5,000-year-old Chinese brewery, and beer recipe

By Elema (Flickr: Beer making) [CC BY 2.0 (http://creativecommons.org/licenses/by/2.0)], via Wikimedia Commons

I’m a bit behind blogging about this, but I thought it was pretty interesting: evidence of a 5,000 year old brewery was recently uncovered in China. What seems to be significant about this find is that barley had not been known to be in China this early; researchers suggest the possibility of barley arriving with the knowledge of its use in brewing, which could have interesting implications.

Archaeologists uncovered ancient “beer-making tool kits” in underground rooms built between 3400 and 2900 B.C. Discovered at a dig site in the Central Plain of China, the kits included funnels, pots and specialized jugs. The shapes of the objects suggest they could be used for brewing, filtration and storage.

It’s the oldest beer-making facility ever discovered in China — and the evidence indicates that these early brewers were already using specialized tools and advanced beer-making techniques.

The research group inspected the pots and jugs and found ancient grains that had lingered inside. The grains showed evidence that they had been damaged by malting and mashing, two key steps in beer-making. Residue from inside the uncovered pots and funnels was tested with ion chromatography to find out what the ancient beer was made of. The 5,000-year-old beer “recipe” was published on Monday in the journal Proceedings of the National Academy of Sciences.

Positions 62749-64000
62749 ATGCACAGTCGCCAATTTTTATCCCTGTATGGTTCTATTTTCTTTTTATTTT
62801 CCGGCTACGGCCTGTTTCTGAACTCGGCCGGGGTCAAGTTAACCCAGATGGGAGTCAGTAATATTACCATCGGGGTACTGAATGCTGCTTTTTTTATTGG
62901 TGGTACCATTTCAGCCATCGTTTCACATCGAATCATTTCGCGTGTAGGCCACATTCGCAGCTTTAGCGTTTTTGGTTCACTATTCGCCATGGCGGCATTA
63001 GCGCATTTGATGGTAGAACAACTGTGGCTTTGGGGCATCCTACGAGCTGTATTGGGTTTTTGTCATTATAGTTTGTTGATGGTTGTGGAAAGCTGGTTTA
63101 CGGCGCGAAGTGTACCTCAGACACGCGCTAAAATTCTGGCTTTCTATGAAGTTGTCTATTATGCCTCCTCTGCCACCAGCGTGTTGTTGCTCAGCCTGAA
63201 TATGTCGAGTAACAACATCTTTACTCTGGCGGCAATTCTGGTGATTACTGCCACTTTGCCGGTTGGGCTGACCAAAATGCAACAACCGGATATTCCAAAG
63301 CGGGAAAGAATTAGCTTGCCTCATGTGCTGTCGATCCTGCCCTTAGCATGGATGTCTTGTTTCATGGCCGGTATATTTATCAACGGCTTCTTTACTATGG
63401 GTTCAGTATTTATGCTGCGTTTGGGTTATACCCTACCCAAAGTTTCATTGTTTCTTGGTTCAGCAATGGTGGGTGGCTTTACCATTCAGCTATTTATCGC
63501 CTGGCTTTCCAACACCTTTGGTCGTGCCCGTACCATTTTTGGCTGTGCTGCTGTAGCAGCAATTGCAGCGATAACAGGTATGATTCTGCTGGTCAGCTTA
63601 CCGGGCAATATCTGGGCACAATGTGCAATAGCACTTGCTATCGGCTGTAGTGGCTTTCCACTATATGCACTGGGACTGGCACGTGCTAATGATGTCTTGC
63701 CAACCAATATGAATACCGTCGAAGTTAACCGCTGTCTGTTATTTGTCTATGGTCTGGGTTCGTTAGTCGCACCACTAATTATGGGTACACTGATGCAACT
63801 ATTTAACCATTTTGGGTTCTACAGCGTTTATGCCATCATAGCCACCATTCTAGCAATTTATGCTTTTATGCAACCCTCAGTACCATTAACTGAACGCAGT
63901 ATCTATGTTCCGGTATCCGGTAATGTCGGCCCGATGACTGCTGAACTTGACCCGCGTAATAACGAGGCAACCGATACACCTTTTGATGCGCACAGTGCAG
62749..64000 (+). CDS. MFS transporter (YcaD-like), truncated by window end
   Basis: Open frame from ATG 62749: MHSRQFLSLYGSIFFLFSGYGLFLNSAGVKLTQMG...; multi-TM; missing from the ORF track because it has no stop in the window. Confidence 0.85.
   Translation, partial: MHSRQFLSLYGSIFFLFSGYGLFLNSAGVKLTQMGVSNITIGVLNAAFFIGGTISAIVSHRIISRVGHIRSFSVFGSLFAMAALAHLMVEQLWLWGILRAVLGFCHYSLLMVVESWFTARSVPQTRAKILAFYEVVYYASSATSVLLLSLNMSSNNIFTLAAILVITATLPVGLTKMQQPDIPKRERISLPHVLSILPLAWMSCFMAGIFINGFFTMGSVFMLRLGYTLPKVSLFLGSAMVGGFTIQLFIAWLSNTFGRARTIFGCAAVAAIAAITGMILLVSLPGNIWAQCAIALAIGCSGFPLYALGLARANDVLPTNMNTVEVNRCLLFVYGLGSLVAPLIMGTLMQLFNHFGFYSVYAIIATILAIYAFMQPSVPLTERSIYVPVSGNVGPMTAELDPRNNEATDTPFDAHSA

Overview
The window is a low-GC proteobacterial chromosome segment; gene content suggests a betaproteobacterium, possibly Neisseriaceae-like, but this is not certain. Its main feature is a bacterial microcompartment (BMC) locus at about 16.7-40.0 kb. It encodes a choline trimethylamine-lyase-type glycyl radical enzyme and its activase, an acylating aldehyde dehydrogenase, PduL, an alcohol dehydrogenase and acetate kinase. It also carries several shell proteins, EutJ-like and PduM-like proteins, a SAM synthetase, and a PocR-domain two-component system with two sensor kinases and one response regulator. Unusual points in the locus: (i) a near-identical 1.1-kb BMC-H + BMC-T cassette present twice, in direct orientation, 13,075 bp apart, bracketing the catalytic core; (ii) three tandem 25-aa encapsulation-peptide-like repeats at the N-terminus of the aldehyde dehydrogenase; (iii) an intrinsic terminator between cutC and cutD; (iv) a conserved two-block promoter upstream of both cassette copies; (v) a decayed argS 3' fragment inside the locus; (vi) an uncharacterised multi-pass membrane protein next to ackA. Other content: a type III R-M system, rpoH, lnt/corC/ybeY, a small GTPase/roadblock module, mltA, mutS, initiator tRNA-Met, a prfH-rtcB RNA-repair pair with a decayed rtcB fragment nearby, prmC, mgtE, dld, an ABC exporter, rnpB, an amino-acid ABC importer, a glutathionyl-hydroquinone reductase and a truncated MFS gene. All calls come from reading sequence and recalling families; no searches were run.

The recipe included a mix of fermented grains: broomcorn millet, barley and Job’s tears, a chewy Asian grain also known as Chinese pearl barley. The recipe also called for tubers, the starchy and sugary parts of plants, which were added to sweeten and flavor the beer, the researchers write.

Unfortunately I can’t see the full article (I was hoping to see if they had any additional recipe details, such as a rough idea of ingredient proportions). It might be interesting to try to recreate it (of course everyone expects Dogfish Head to do so, I’m sure); also knowing what kind of “tubers” you’d find in China circa 3000 BC would be helpful.

Speaking of Dogfish Head—any bets on when they will attempt a recreation? Or will another brewery beat them to it?

Comments are closed.